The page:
Declassified developer Nihilistic – recently reclassified as nStigate – didn't do the Resistance franchise many favors either. The lesson learned: Two thumbsticks and a fancy screen do not a good shooter on the Vita make. Thankfully, Black Ops steers clear of the system's other gimmicks, relying on drag-and-drop grenade chucking and an elegant back-panel tap to steady your sniper shots.
Sprinting is sent to the d-pad, or you can choose to enable auto-sprint on the left stick, which means you can keep your left thumb in charge of steering and strafing. It doesn't kick in until you take a few steps in a straight line, and you never have much traveling space, so you often oscillate like an oaf between a spirited walk and the start of a jog. You're the guy who has to be somewhere urgently and then goes, "Screw that, they can wait," in perpetuity.
Whereas the console games strap you to a roller coaster hurtling through one opulent spectacle after the next, Declassified's single-player component is more like riding a skateboard down a short rail. The missions are over within a few minutes, well before they can establish meaningful context or momentum, and cover so little geographical space that they feel like errands on par with a coffee shop run.
You'd think this short span would grant forgiveness for the fact that there are no checkpoints whatsoever. Dying and repeating five limp minutes just makes the game's faults appear more jagged, though, and the simplistic environments soon begin to congeal into one generic shooting range. Enemies seem to malfunction if they're not in their preordained pop-up spots, and will run straight at you – or past you into a dormant part of the level – as soon as you drop a grenade in their section of the warehouse/corridor/hangar.
Pulling up the map screen reveals an agency-crushing style of level design that's either limited by imagination or hardware. You can lob such complaints at several proper Call of Duty games, but they feel harsh and amplified in Declassified
. The difficulty levels are poorly tuned, either casting you as an unstoppable steamroller or an aerated sponge lying face down in a doorway, and your choice of weapon is rarely important. Even when the game tries to introduce a less rote encounter, it stretches as far as making you deploy a sentry gun a few feet from where you found it.
There's more intelligent design at play in the multiplayer game, the core of Call of Duty's enthralling machine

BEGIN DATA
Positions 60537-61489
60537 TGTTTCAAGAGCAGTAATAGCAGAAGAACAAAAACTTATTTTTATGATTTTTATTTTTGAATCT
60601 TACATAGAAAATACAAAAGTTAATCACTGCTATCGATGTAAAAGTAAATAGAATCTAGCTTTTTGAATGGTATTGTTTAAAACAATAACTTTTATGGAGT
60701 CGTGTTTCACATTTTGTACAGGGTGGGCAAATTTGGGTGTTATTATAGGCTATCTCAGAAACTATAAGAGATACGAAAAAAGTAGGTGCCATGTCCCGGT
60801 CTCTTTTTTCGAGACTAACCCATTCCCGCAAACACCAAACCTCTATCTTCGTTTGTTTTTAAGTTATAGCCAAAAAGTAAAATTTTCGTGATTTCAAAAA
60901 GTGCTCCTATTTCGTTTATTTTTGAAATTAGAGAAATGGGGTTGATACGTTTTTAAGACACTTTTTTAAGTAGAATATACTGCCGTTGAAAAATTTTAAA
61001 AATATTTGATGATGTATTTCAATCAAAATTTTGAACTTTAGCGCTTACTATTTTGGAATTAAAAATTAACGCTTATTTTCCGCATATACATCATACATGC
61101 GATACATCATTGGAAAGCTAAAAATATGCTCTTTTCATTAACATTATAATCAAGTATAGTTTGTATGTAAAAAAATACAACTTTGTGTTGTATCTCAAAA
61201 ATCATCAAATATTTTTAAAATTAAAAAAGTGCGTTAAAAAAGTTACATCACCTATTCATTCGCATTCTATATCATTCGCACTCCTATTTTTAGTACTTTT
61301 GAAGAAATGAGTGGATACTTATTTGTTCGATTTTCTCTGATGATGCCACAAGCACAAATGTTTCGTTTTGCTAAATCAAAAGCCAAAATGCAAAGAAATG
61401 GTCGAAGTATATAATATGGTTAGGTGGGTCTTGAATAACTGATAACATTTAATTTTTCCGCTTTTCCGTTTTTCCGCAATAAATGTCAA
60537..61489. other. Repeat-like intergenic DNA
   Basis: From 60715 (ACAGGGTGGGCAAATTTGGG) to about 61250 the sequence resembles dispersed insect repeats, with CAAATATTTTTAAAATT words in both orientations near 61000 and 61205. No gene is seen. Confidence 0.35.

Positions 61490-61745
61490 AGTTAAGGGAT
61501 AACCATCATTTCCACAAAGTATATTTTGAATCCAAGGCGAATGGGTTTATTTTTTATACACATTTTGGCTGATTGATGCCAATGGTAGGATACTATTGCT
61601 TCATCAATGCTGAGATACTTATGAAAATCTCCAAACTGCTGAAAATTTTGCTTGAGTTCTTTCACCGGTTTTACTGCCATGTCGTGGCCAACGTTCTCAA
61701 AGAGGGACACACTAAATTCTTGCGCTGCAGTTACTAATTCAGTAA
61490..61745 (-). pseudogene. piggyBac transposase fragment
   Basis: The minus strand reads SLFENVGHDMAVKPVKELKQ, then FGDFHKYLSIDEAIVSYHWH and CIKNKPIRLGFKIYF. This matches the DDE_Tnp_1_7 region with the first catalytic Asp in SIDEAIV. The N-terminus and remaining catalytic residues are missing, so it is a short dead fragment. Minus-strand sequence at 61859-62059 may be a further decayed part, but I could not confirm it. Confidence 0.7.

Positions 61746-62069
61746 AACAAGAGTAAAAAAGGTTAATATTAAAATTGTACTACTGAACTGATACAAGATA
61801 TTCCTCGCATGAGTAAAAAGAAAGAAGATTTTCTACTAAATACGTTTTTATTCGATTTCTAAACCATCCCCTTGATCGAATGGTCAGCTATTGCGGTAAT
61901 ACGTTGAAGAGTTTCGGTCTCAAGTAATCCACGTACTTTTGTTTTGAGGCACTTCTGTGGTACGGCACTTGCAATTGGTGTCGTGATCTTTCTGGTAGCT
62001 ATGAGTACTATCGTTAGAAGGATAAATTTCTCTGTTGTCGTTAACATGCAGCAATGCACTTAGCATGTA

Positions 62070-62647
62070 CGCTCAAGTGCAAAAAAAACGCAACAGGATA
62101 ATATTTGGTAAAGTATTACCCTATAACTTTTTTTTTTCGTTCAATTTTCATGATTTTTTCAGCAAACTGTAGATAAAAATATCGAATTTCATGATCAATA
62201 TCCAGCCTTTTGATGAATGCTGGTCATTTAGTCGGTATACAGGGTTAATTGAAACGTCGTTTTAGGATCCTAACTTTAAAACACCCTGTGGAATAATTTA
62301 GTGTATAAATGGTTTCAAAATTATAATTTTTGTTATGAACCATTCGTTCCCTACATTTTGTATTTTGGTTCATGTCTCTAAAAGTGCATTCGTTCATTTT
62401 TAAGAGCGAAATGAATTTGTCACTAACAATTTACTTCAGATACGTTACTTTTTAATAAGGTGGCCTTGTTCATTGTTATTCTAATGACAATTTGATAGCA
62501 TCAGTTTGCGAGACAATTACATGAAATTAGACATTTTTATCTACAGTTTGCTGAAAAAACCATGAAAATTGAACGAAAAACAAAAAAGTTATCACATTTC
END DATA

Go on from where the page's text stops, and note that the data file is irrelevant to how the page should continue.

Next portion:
, but it's not the fast-paced arcade shooter you've come to expect. Declassified
drops the display down to 30 (ish) frames per second in a noticeable compromise, even to those who don't have the vocabulary to describe it. Movement and shooting feel sluggish, and the pacing of every match suffers because of it.
There is a competent matchmaking system and the obligatory suite of XP bonuses, killstreaks, levels and weapon upgrades to unlock, but these are extrinsic prizes detached from the unrewarding act of playing. The Nukehouse map, borrowed and miniaturized from the popular Nuketown variant, is emblematic of how environments impede most matches: it's too small, even for the maximum 4v4 configuration, too predictable and too flat. You end up doing tedious laps around the house and through the yard, stopping only for the occasional drive-by shooting.
Though this may suffice for those in desperate need to prestige on portable platforms, Declassified
can't shake the stigma of being a cynical checkmark in the Vita's commercial campaign. Declassified
is a flimsy, forgettable, phoned-in Call of Duty. The only entertainment value comes from watching the relationship between Activision and Sony, who now seem chummy enough to exchange gag gifts.
This review is based on the retail version of Call of Duty: Black Ops Declassified, provided by Activision.
Joystiq's review scores are based on a scale of whether the game in question is worth your time -- a five-star being a definitive "yes," and a one-star being a definitive "no." Read here for more information on our ratings guidelines.